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Why am I in Development? (Rajni)

March 2, 2010

I get really annoyed with the overuse of Gandhi quotes.

“Be the change you wish to see in the world.”

This quote is appropriated to mean just about anything–from compassionate consumerism, slum touring over holidays, an occasional donation to charity, a message in an inspirational card, a Bono song, printed on a t-shirt.

For a man that relinquished his lawyer suit for khadi and a loin cloth, I wonder what Gandhi would think about the appropriation of his words today. Being the change means embodying the change–in your daily life, in what you do with your time, in how you relate to others. It’s about being the subject of change in the world, not just the agent of change. And I think this is what development is fundamentally about– challenging the structures of inequality and injustice that exist in the world today, but that we also perpetuate in our daily lives.

But so much of development is about coming in, as a ‘developer’ (or a development manager!) Can outsiders build an ideal world? We may not be direct stakeholders, but indirectly, we want to see everyone–including the poorest and most exploited people in society–actively work to change the world in a positive way. Whether its right or not, effective or not, who knows. Yet we choose to work in these environments, as outsiders, simply because we want to. There can be no purely morally justifiable reason. We engage with the world because we want to– and to me, I do it because its challenging, it puts me closer to communities I feel part of, it makes me feel like I have some real purpose.  I’ve had friends in India tell me that it may be smarter to cut down on my own lifestyle (think about the carbon footprint of a development worker!), advocate for a third party government in the US or protest every day outside of the White House for changing our agriculture and trade policies. But maybe understanding life in the developing world will lead me to question and change more about my own life as well, and I’ve definitely found my experiences to be true to that.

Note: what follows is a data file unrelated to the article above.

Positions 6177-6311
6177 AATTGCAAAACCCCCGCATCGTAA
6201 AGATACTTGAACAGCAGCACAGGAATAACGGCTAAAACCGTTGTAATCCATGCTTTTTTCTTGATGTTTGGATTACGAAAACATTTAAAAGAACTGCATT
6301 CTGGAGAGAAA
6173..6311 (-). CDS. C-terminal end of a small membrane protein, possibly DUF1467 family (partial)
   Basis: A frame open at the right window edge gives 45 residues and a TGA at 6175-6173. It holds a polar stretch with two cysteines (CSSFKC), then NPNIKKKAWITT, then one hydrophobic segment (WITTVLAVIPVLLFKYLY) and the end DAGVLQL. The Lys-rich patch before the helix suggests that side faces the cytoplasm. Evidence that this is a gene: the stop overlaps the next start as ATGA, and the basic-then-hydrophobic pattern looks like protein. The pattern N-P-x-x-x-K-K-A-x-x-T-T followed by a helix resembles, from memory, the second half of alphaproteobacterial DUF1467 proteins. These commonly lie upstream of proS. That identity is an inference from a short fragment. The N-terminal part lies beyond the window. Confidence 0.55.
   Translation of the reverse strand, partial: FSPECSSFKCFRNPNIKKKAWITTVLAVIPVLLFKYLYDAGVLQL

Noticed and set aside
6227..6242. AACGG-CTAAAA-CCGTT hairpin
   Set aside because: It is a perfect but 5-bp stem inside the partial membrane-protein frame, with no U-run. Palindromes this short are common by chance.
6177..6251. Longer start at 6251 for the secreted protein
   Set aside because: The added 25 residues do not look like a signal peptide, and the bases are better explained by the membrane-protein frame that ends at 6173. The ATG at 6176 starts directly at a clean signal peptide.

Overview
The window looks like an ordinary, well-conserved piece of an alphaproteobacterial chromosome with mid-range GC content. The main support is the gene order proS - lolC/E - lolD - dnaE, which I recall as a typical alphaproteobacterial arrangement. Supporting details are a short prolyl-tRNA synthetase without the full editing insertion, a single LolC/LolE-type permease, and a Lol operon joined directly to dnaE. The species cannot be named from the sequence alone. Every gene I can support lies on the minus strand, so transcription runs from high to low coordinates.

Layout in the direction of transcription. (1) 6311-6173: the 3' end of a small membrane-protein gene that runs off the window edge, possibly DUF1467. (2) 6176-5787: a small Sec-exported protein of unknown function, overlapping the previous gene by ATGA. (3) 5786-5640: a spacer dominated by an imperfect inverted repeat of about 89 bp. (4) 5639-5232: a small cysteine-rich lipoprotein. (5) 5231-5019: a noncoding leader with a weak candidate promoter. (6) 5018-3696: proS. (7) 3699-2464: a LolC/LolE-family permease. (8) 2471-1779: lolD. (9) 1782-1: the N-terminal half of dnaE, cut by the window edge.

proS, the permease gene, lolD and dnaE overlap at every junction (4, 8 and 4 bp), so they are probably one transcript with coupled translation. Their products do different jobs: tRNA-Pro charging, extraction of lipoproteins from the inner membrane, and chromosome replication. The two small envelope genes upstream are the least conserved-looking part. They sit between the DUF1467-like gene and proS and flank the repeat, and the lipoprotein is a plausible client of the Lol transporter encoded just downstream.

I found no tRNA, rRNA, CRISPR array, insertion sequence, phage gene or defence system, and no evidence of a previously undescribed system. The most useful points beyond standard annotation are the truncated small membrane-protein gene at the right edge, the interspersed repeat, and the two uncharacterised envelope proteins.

Oh and its about those pesky institutions, too.

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One Comment leave one →
  1. June 14, 2011 11:20 am

    Must say that your friends in India are advising you right.

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